N’MVPSQL201401\sql001′ WITH (ENDPOINT_URL = N’TCP://MVPSQL201401.mvp.local:5023′,
FAILOVER_MODE = MANUAL, AVAILABILITY_MODE = ASYNCHRONOUS_COMMIT,
BACKUP_PRIORITY = 50, SECONDARY_ROLE(ALLOW_CONNECTIONS = NO)),
— secondary:
N’MVPSQL201402\SQL2′ WITH (ENDPOINT_URL = N’TCP://MVPSQL201402.mvp.local:5022′,
FAILOVER_MODE = MANUAL, AVAILABILITY_MODE = ASYNCHRONOUS_COMMIT,
BACKUP_PRIORITY = 50, SECONDARY_ROLE(ALLOW_CONNECTIONS = NO));

ALTER AVAILABILITY GROUP SQL001AG04
ADD LISTENER N’MVPLST01′
(WITH IP ((N’10.255.255.69′, N’255.255.255.0′)), PORT=1433);

BACKUP DATABASE AG04 TO DISK = ‘\\mvpfsw01\SQLAG04\AG04.bak’
WITH INIT, COPY_ONLY, COMPRESSION;

BACKUP LOG AG04 TO DISK = ‘\\mvpfsw01\SQLAG04\AG04.trn’
WITH INIT, COMPRESSION;

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Now we go to the replica server and run the script below.

—————- Run this on The Replica Server!!!!!!!

 

ALTER AVAILABILITY GROUP SQL001AG04 JOIN;

RESTORE DATABASE AG04 FROM DISK = ‘\\mvpfsw01\SQLAG04\AG04.bak’
WITH REPLACE, NORECOVERY, NOUNLOAD,
MOVE ‘AG04’ TO ‘E:\MSSQL11.SQL001\AG04.mdf’,
MOVE ‘AG04_log’  TO ‘E:\MSSQL11.SQL001\AG04_log.ldf’;

RESTORE LOG AG04 FROM DISK = ‘\\mvpfsw01\SQLAG04\AG04.trn’
WITH NORECOVERY, NOUNLOAD;

ALTER DATABASE AG04 SET HADR AVAILABILITY GROUP = SQL001AG04

 

But as You can see in the screen shot it is not working the secondary server is down.

the following error is showing :  The connection to the primary replica is not active.  The command cannot be processed.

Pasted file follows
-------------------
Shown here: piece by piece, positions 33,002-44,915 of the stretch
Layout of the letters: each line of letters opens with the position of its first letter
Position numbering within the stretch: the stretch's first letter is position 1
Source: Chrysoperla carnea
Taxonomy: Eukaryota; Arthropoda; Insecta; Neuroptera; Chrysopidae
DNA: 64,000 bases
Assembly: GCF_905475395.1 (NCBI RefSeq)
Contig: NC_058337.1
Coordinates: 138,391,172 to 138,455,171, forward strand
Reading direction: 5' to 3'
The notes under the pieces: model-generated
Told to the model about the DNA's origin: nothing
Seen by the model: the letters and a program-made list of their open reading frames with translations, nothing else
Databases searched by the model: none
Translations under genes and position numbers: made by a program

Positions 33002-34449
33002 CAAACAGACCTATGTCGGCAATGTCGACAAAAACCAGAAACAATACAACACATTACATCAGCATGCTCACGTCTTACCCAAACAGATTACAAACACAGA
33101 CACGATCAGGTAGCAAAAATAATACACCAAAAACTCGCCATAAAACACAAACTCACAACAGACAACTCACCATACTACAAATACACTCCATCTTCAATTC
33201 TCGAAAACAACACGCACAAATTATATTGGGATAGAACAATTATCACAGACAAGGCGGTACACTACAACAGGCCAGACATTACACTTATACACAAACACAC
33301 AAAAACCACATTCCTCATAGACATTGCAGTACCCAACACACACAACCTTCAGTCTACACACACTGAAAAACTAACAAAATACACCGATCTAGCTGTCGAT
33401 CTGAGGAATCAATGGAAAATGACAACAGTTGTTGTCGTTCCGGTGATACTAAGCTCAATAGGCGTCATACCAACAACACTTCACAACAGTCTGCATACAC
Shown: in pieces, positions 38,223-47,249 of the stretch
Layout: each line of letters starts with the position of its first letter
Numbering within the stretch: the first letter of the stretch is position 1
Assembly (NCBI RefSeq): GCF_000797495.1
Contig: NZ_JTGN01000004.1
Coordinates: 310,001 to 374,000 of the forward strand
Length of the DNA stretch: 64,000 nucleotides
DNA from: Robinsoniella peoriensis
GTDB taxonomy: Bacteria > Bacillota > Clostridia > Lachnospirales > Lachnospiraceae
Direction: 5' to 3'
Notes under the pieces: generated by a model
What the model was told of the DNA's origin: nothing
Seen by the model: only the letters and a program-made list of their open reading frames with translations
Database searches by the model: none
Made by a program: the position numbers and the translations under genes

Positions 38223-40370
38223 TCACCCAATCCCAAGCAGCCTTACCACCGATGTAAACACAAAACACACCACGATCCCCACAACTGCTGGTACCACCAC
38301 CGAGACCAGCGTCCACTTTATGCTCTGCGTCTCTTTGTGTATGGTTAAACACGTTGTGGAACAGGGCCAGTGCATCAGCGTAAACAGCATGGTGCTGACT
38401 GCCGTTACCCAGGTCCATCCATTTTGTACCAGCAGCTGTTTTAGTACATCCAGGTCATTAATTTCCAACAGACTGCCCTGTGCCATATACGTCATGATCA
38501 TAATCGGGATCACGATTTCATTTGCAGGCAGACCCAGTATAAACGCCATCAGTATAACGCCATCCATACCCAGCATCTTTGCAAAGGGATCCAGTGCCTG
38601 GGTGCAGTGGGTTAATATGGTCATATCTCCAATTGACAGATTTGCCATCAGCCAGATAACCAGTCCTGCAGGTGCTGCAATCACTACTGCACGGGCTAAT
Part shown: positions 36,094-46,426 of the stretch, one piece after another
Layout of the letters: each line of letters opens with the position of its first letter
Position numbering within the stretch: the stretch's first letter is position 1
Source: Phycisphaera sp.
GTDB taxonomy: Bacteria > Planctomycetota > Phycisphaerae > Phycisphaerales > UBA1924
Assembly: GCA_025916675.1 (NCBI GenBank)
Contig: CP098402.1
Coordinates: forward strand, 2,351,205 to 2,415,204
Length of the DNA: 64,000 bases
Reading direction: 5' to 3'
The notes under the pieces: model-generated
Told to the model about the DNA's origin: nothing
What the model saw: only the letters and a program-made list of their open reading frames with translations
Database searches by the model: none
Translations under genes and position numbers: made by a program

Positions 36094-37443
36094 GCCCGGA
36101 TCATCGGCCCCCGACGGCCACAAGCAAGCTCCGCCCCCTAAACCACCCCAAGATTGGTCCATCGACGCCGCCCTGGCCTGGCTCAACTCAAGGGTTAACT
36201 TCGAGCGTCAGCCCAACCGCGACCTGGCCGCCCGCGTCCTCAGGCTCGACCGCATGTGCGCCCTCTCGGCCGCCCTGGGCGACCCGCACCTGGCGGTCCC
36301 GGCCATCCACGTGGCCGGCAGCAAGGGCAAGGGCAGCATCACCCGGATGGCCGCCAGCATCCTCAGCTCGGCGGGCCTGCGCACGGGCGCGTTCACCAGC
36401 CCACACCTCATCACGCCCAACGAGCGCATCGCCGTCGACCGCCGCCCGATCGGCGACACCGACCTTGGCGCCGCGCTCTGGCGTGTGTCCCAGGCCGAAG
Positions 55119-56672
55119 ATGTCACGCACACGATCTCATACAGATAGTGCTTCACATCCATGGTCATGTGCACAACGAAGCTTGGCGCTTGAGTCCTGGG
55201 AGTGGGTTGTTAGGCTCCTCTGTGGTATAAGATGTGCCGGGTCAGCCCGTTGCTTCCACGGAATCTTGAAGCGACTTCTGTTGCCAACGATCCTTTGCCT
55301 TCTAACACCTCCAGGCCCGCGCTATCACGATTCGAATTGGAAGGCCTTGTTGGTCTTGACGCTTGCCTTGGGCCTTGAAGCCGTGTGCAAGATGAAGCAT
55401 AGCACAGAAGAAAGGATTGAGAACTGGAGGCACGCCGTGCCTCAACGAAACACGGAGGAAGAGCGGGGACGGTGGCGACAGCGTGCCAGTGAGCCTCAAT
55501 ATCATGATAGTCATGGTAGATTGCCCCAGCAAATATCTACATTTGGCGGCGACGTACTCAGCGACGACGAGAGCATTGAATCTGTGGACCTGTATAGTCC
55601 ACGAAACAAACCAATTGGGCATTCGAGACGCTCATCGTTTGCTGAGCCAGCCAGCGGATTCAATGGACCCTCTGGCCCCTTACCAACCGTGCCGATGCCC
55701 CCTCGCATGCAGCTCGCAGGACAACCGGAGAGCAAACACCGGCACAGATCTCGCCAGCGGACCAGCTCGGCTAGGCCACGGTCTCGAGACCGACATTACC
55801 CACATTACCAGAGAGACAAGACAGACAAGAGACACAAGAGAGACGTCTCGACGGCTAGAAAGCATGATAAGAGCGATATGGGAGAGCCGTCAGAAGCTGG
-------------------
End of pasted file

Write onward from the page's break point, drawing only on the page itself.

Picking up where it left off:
Message
A connection timeout has occurred while attempting to establish a connection to availability replica ‘MVPSQL201401\sql001′ with id [F82BBD94-4F04-4B0A-8B75-28A0899F240C]. Either a networking or firewall issue exists, or the endpoint address provided for the replica is not the database mirroring endpoint of the host server instance.

 

Ok I did turnoff all the Firewall, checked the network set permissions now what.

Think :  I have two cluster nodes both are using SQL in the script what do they have in common.

ENDPOINT_URL = N’TCP://MVPSQL201401.mvp.local:5022’

So changed it from 5022 to 5023 and it work like a charm

In the next post I will explain how to check this and how to change thisWinking smile

 

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SO basically it is better to use the script that the wizard well it depends For now in the demo environment running on two different disks it is better and It would be better if the wizard ask you about drive letters or storage locations.

But manually you have more control about the setup and if something fails you can fixit before you go further.  But also you have to think about a lot of issues Winking smile

Next will be Part 2

More Errors and more fixes on   SQL Server 2014 Failover Clustered Instance (FCI) with Step-By-Step #AlwaysOn Availability Groups #winserv #FCI

Specifications for SQL Server failover cluster instance #FCI #SQL #Server #winServ #CSV   6 comments